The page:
e Fasti Ox. vol. i. p. 262, &c. chiefly taken, as Mr. Warton has observed, from Aubrey's manuscript Life of Milton, preserved in the Ashmolean Museum, Oxford.


f Memoirs of Milton, 1740, p. 1.

* Life of Milton, p. v.

“Londini sum natus, genere honesto, patre viro integerrimo, matre probatissimâ, et eleemosynis per viciniam potissimùm notâ.” Defens. Sec. vol. iii. p. 95. edit. fol. 1698.

Dr. Burney's Hist. of Musick, vol. iii. p. 134.

in assigning that work rather to John Melton, author of the Astrologaster, than to the father of our poet. Of his attachment to literature, however, the Latin verses of his son, addressed to him with no less elegance than gratitude, are an unequivocal proof. Perhaps it may again be confounding him with the author of the Astrologaster, in noticing the person who signs himself John Melton, citizen of London, at the close of a very indifferent Sonnet of fourteen lines, addressed to John Lane on his Guy of Warwick, which is preserved in the British Museum, and bears the date of licence for being printed in July 1617. This John Lane is the person whom Milton's nephew calls "a fine old queen Elizabeth gentleman, who was living within his remembrance," and of whose poems he gives a very flattering character. The Sonnet is entitled " In Poesis Laudem," and is not worth citing. But a little poem, to which the musick of the elder Milton's Madrigal is adapted, (whether the poetical as well as the musical composition be his or not,) is given 'below, on account of


k Phillips's Theatrum Poetarum, 1675, p. 111.

1 See Madrigales, viz. The Triumphes of Oriana, to 5 and 6 voices, composed by diuers seuerall aucthors. Newly published by Thomas Morley, Batcheler of Musick, &c. 4to. Lond. 1601. "For 6. Voices. Mad. XVIII.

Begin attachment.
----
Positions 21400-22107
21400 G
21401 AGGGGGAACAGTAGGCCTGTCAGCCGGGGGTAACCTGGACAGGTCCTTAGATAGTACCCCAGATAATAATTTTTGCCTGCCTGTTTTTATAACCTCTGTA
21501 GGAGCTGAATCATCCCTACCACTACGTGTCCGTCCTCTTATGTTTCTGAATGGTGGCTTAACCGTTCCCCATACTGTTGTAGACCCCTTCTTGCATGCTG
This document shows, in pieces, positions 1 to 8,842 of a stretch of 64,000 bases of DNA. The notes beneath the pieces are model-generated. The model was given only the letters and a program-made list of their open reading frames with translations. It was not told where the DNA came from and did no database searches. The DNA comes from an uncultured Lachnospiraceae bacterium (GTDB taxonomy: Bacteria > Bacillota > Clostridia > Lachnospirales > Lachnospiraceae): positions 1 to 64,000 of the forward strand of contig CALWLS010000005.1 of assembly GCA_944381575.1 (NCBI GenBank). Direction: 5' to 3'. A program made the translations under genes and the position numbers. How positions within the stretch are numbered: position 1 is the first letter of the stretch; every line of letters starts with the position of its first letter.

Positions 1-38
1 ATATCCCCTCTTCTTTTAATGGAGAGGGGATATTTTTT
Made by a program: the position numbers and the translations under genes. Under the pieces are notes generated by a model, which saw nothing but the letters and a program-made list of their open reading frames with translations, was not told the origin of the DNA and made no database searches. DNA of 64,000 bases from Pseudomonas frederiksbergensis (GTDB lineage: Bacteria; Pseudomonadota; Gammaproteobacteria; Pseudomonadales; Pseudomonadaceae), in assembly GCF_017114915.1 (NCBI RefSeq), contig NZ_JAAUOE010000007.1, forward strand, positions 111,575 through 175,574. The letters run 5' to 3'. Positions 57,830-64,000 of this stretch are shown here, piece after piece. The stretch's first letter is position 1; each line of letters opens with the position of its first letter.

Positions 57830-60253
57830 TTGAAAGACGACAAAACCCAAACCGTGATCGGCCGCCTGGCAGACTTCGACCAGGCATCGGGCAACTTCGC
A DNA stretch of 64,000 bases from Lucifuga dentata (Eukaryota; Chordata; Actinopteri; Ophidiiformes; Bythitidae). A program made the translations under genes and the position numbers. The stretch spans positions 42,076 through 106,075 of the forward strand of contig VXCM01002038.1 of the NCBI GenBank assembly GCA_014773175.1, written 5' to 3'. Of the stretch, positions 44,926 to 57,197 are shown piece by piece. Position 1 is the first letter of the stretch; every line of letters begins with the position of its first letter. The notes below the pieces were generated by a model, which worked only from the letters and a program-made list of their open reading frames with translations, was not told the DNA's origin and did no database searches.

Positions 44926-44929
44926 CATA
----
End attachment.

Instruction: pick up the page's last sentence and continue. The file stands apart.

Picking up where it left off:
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the circumstance which occasioned it, (that of flattering a maiden queen on the verge of seventy,) as a curiosity.


The care, with which Milton was educated, shows the discernment of his father. The bloom of genius was fondly noticed, and wisely encouraged. He was so happy, bishop Newton says, as to share the advantages both of private and publick education. He was at first instructed, by private tuition, under " Thomas Young, whom Aubrey calls "a puritan in Essex who cutt his haire short;" who, having quitted

"The roses blushing sayd,

"O stay thou shepherd's mayd:
"And on a sodain all

"They rose and heard hir call.

"Then sang those shepherds and nymphs of Diana,
"Long live faire Oriana!"

m The Annual Register of 1762 very erroneously refers to Milton's poem Ad Patrem, in order to support the following mistaken assertion: "Ariosto often lamented, as Ovid and Petrarch did before him, and our own Milton since, that his father banished him from the Muses." Characters, Life of Ariosto, p. 23. Milton's verses to his father prove exactly the reverse.


" If Milton imbibed from this instructor, as Mr. Warton supposes, the principles of puritanism, it may be curious to remark that he never adopted from him the outward symbol of the Milton preserved his "clustering locks" throughout the reign of the round-heads. Wood, describing the Seekers who came to preach at Oxford in 1647, affords a proper commentary on Young's cutting his hair short. "The generality of them had mortified countenances, puling voices, and eyes commonly, when in discourse, lifted up, with hands lying on their breasts. They mostly had short hair, which at this time was commonly called the Committee cut," &c. Fasti. Ox. vol. ii. p. 61.